This is the second post covering the Tell Me Framework. Click here to be directed to the introductory post.
Have you ever noticed what usually happens when someone asks you about a book you’ve just read? I know that I usually answer by offering one of three responses:
1. “It’s about ______________( fill in the blank).
2. “It was really good.”
3. “It was really bad.”
Chances are, when someone asks you about a book, you think in terms of the overall story: you either liked it or you didn’t like it. If someone asks you for more detail, you give them an overview of the plot. Simple, right? Well, Aidan Chambers states that these blanket responses about literature actually drive children to give simple answers when discussing books. In Tell Me: Children, Reading and Talk, Chambers points out the notion that children generally hear adults talking about books in terms of the general story, not about the significance of the story. Instead of focusing on a reader’s enthusiasm brought about by a piece of literature, much book-talk is minimized to merely a discussion about the plot. But (as we know from high school literature classes), books offer so much more than that! But why don’t we talk about the other elements books have to offer us as unique human beings? Dare I say that perhaps this is why children don’t want to talk much about books either?
Luckily, the Tell Me framework is all about encouraging enriching and meaningful discussions about books for children and adults with methods that are quite simple, yet very revealing and effective. For example, Chambers points out two types of EXTREMELY HUMBLE enthusiasms that children can share when discussing books: likes and dislikes.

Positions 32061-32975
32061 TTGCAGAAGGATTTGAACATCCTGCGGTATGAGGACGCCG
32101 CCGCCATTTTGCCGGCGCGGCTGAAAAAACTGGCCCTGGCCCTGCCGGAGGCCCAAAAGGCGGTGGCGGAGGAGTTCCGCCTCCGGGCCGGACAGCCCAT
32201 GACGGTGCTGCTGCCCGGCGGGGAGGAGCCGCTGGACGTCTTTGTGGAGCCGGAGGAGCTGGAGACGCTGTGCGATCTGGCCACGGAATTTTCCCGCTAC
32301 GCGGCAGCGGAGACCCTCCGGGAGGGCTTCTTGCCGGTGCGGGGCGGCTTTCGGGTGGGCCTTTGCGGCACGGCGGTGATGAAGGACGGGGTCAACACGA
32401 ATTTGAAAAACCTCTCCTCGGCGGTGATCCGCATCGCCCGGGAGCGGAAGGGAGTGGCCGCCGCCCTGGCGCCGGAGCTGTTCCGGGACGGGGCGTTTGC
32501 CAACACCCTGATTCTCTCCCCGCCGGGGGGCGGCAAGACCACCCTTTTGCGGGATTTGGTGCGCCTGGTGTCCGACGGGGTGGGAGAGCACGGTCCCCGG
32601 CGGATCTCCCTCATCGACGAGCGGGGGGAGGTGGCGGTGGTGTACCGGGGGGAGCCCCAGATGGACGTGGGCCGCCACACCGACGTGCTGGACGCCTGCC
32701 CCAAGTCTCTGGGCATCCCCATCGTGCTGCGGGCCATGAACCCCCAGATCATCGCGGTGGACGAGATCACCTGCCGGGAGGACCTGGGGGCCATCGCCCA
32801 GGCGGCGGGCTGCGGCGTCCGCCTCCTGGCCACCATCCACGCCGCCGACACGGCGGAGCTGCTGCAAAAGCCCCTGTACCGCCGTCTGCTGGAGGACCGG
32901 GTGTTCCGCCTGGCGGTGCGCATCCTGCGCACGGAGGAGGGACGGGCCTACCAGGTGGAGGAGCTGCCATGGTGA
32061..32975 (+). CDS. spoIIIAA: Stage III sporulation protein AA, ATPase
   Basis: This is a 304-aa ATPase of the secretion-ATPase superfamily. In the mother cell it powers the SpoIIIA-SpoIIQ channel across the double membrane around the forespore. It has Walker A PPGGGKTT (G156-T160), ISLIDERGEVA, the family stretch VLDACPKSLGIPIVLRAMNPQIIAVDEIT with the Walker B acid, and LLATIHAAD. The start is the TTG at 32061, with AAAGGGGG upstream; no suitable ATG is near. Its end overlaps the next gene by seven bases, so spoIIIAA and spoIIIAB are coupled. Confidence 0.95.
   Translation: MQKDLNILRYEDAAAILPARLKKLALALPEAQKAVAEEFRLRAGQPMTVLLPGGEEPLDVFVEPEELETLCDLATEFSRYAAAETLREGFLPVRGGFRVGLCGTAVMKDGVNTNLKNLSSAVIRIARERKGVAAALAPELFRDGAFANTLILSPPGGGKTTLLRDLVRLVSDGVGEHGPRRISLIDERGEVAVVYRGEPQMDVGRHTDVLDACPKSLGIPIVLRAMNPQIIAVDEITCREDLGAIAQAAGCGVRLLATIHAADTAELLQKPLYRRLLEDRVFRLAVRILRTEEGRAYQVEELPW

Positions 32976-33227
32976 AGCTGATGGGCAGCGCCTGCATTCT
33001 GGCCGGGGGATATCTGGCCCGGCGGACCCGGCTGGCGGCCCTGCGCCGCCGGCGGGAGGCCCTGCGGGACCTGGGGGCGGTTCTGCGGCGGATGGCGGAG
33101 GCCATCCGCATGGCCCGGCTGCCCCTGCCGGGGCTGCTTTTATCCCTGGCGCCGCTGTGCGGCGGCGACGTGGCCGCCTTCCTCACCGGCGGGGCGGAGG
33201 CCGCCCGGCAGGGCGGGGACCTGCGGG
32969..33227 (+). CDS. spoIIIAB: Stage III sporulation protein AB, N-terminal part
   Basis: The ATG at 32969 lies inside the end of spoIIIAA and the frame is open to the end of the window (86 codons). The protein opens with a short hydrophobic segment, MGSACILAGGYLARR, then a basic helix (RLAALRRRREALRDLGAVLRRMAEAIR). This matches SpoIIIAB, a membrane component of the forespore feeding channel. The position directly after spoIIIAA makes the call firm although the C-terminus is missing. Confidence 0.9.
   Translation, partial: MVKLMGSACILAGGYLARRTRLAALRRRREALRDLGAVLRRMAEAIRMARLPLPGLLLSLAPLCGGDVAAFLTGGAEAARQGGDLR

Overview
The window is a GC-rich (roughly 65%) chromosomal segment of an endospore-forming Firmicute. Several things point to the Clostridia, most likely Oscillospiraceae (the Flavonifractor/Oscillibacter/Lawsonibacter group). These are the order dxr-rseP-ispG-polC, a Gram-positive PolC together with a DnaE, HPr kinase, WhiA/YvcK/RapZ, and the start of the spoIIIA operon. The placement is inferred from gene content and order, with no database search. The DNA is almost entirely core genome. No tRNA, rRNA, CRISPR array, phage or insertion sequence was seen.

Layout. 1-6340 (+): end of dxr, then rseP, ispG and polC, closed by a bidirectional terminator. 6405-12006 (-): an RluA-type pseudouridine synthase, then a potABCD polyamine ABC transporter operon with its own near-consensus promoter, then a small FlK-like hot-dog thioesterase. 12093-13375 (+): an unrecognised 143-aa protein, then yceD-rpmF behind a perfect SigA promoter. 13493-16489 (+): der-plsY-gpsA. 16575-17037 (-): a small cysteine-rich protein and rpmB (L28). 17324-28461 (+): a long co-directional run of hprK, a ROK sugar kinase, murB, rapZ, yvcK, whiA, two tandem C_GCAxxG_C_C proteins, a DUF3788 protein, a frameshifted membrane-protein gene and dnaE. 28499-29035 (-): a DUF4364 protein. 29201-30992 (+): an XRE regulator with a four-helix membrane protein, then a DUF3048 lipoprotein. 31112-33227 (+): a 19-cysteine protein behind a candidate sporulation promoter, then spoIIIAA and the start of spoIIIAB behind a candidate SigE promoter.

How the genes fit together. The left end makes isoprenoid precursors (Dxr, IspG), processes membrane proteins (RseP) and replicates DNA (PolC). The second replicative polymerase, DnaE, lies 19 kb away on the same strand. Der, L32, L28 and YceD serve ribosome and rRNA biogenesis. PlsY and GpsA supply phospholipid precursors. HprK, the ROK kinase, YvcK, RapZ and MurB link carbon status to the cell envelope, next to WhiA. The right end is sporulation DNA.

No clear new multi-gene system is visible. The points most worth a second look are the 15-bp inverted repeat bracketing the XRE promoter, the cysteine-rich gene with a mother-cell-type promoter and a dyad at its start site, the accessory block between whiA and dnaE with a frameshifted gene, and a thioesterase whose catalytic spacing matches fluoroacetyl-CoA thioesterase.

When an adult asks a child about his specific likes and dislikes concerning a book, it is not a request for a regurgitation of the plot. Instead, the adult is asking the child to engage in a discussion about their personal fervor for elements of the story that surprised, pleased or displeased them. While the request is simple, the internal engagement a child must undergo provokes complex and detailed responses about their individual reactions and how their enthusiasms apply to their own lives.
In Honey for a Child’s Heart, Gladys Hunt states the power books have in allowing families to communicate: “Knowing someone means sharing ideas, growing together. It means not being embarrassed about feelings or being yourself” (76). I think that Chambers’ framework for sparking conversations about books feeds into this notion of communication. When an adult asks a child to share his likes and dislikes about a particular book, additional conversation topics will come to the surface that won’t just reveal more about the book, but about the child himself. This is of great benefit to parents and teachers when trying to encourage thoughtful responses in class or around the dinner table.
I challenge you to ban the question, “Did you like it?” when asking a child about a book he’s just read. Instead, request that the child TELL YOU about what he liked. Then, about what he didn’t like. If more thoughtful engagement ensues (or even if it doesn’t) please comment below!